Suspended Sediment Transport in Mississippi Bight during Two Cold Front Events in Spring 2016 Abstract
The high frequency (3-7 days) of cold front events in the northern Gulf of Mexico from mid-October to April causes coastal erosion and the transport of suspended sediments to the continental shelf. The interactions between suspended sediments and oil play a key role in the dispersion and degradation of spilled oil, so it is important to understand the sediment transport pathways in this region during cold fronts. Two 600 kHz Acoustic Doppler Current Profilers (ADCPs) were deployed along the CONsortium for oil spill exposure pathways in Coastal River-Dominated Ecosystems (CONCORDE) middle corridor in Mississippi Bight during the Spring 2016 field campaign. A suspended sediment concentration time series was generated from the ADCP’s echo intensity using in situ suspended sediment concentration, temperature, salinity and particle size data. A cold front affected the study area on 1 April and resulted in westerly alongshore and southerly across shore surface currents, and opposite flows in the bottom water at both sites. Suspended sediment concentration of 20 mg/L was present within the water column. A second cold front event on 10 April caused variable alongshore and across shore currents at the surface and at depth, and higher suspended sediment concentration compared to the first cold front. CONCORDE synthesis model’s temperature and salinity, in situ wind and currents suggest the southwesterly Ekman transport of fresh water from Mobile Bay during the post cold front phase was the main cause of the increased suspended sediment concentration observed within the water column.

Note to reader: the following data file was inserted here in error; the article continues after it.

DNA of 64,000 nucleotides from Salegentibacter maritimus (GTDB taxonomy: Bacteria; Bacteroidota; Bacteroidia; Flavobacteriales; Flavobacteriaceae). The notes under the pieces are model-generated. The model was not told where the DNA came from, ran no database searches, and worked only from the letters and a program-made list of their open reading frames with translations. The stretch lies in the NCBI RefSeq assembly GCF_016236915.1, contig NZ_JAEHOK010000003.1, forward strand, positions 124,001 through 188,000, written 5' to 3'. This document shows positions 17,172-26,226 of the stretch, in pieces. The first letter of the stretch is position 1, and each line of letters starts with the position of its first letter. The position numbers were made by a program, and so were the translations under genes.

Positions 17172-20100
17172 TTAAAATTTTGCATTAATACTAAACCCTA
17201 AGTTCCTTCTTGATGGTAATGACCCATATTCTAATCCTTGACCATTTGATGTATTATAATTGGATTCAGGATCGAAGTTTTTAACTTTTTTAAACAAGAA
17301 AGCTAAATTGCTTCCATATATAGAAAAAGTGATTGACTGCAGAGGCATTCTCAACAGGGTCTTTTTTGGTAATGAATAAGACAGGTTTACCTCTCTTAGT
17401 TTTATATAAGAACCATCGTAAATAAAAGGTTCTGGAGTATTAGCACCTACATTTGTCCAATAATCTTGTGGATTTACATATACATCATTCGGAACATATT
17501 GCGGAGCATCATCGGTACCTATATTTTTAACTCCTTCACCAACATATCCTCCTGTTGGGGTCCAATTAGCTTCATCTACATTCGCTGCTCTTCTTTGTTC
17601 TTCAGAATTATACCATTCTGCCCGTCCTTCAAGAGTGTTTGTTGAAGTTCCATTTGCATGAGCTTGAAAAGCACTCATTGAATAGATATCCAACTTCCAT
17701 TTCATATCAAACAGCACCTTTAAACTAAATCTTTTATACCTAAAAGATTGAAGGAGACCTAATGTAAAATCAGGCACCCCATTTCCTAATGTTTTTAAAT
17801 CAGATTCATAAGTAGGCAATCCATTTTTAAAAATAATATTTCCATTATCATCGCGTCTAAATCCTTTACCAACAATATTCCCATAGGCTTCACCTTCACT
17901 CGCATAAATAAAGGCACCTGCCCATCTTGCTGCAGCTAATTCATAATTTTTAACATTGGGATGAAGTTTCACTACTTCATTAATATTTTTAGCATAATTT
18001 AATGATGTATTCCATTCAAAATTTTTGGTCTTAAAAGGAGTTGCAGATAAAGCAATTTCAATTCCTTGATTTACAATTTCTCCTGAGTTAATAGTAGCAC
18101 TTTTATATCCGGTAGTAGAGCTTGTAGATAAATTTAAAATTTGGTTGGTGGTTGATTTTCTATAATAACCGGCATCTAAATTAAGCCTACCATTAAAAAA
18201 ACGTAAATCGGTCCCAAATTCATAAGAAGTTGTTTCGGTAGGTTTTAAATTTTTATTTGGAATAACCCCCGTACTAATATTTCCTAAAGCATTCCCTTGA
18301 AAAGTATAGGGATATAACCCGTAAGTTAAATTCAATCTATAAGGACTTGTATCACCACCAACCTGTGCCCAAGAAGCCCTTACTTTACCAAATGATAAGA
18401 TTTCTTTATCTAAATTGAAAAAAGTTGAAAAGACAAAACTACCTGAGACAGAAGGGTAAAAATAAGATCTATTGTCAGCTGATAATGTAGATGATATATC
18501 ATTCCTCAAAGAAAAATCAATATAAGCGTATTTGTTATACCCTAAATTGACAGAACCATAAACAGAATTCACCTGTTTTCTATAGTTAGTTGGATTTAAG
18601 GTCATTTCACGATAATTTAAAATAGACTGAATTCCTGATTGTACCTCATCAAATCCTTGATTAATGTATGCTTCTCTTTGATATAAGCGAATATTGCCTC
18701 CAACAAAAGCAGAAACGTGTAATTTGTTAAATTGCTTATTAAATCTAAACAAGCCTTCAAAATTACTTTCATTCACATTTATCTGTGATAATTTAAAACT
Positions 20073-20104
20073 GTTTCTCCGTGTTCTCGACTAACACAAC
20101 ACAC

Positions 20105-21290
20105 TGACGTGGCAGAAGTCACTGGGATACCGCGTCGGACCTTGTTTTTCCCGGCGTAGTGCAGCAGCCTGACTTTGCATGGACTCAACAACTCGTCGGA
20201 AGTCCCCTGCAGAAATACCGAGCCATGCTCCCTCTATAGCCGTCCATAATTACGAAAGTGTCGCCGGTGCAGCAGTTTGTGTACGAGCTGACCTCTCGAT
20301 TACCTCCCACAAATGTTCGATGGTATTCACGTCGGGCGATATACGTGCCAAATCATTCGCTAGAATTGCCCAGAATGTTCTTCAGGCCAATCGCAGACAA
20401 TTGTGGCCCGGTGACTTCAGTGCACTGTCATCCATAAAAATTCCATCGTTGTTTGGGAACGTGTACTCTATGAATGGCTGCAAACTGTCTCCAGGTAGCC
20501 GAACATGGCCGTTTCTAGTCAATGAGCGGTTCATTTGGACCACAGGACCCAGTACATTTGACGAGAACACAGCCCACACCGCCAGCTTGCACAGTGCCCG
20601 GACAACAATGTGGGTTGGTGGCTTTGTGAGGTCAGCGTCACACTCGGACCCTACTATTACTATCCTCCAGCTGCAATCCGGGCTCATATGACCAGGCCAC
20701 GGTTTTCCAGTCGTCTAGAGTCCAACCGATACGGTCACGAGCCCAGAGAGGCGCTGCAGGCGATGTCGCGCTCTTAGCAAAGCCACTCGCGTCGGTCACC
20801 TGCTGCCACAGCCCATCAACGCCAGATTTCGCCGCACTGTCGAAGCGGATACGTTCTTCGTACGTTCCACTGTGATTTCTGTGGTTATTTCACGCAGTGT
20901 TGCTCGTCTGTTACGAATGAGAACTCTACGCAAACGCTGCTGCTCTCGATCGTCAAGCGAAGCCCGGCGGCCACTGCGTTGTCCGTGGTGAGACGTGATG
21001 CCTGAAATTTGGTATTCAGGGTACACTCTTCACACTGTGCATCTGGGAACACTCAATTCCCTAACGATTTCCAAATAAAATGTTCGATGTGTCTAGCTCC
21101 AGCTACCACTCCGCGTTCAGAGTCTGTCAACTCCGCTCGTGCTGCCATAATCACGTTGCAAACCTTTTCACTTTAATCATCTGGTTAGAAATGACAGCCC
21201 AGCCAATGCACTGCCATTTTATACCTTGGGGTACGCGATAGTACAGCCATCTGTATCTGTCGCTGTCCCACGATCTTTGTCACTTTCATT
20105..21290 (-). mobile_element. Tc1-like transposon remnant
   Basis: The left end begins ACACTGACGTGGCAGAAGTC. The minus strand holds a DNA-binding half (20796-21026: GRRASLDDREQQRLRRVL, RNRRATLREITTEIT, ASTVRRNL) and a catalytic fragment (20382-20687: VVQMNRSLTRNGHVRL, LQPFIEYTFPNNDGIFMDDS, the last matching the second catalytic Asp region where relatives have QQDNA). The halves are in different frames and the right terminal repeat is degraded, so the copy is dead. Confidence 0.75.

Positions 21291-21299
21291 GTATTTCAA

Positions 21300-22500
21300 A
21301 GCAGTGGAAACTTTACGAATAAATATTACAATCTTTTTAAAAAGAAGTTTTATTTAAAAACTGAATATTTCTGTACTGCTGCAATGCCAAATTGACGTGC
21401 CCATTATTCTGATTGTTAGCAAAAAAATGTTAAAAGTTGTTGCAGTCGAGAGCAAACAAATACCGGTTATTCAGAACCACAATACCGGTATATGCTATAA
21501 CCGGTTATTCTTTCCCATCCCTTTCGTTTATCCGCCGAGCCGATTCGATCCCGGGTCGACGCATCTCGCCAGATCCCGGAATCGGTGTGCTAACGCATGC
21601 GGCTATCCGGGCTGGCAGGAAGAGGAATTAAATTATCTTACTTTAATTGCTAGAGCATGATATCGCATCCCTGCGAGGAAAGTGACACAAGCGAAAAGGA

O’Brien, S. J., Dykstra, S. L., Parra, S. M., Dzwonkowski, B., Book, J. W., Pan, C., Dinniman, M. S., Fitzpatrick, P. J., Lau, Y. H., Cambazoglu, K., & Wiggert, J. D. (2019). Suspended Sediment Transport in Mississippi Bight during Two Cold Front Events in Spring 2016. 2019 Gulf of Mexico Oil Spill and Ecosystem Conference. New Orleans, LA.